"I haven't really grieved hugely in my life. I still have my parents. But I know that obsessive thing where you can't let go or move on."
Adam is among the choreographers Pugh has engaged for an upcoming River Project focusing on the Mississippi. McMahon's section (about Memphis) and Adam's piece (New Orleans) will be previewed next month during an anniversary gala.
"I'm trying to find some authenticity, being a Canadian girl," Adam says. "Ottawa is 40 percent French, so I might go back to colonial New Orleans and tie in old French-Canadian music. It has to resonate with me. I can't just make it up."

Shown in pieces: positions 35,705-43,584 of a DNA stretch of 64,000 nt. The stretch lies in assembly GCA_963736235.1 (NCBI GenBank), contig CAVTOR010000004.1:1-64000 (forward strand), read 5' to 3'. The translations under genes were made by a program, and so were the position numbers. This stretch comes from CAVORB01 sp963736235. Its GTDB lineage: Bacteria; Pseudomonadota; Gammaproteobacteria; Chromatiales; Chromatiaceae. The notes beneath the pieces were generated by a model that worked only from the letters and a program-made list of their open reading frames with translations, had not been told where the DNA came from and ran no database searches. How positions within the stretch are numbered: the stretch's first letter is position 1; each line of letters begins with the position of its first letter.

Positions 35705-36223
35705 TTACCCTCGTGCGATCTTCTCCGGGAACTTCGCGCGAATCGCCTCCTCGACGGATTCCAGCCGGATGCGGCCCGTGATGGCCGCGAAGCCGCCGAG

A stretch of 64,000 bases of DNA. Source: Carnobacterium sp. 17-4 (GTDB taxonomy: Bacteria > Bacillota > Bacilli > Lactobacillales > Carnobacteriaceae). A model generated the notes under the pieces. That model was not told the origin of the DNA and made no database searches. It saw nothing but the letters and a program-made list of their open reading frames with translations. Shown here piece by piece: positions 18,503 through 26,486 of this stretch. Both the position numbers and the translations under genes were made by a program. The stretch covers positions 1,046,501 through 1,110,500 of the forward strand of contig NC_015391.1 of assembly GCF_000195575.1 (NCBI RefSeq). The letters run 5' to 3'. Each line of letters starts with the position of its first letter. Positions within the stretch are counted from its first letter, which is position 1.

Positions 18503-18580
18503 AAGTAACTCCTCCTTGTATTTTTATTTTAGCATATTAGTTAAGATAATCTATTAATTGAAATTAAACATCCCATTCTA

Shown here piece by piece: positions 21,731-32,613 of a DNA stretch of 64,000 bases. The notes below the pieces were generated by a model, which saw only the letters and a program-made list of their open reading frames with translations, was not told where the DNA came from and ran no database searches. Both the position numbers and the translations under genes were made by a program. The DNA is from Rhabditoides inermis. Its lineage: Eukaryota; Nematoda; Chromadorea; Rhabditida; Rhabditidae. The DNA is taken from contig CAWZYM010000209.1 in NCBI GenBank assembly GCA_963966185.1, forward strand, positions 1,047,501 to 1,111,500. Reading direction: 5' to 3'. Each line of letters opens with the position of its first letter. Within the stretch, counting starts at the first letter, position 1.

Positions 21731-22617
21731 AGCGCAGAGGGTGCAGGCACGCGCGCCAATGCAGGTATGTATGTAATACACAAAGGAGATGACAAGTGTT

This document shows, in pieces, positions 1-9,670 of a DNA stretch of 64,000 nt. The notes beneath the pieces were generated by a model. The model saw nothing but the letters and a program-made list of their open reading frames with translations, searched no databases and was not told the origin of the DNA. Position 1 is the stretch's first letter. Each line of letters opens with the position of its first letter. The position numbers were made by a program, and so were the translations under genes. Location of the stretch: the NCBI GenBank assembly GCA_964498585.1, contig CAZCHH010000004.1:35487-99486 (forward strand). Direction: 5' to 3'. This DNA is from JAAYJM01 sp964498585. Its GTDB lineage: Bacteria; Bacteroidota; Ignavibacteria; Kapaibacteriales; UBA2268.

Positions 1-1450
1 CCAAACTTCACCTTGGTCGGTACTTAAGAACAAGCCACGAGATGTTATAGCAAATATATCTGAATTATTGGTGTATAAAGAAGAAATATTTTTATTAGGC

Pugh had no idea she would make a ballet company when she returned to Memphis after dancing in Nashville to start a performing arts group for children. It grew into a civic company and, at the urging of donors, soon became the professional Ballet Memphis.
"I said, 'Oh, well, I'll give it a try,' " says Pugh. "I can't say it hasn't been fun. I meet the greatest people. I've gotten permission to do some works by people who are big shots, but when it doesn't work out with the budget I say, 'Sorry, I can't afford you at that price.' "
Ballet Memphis, which has a budget of $3.3 million, is holding its own "by being cautious but maintaining quality," Pugh says.
As part of this effort, she'll head to the West Coast this week to hold auditions (with Adam giving master classes), even though the company has no openings at the moment. Pugh regrets not being able to travel to Cleveland with her dancers.
"I won't see the rock and roll museum," she says. "To think we could have had that museum. Of course, we think we deserved it."
RELATED COMPANY: Ballet Memphis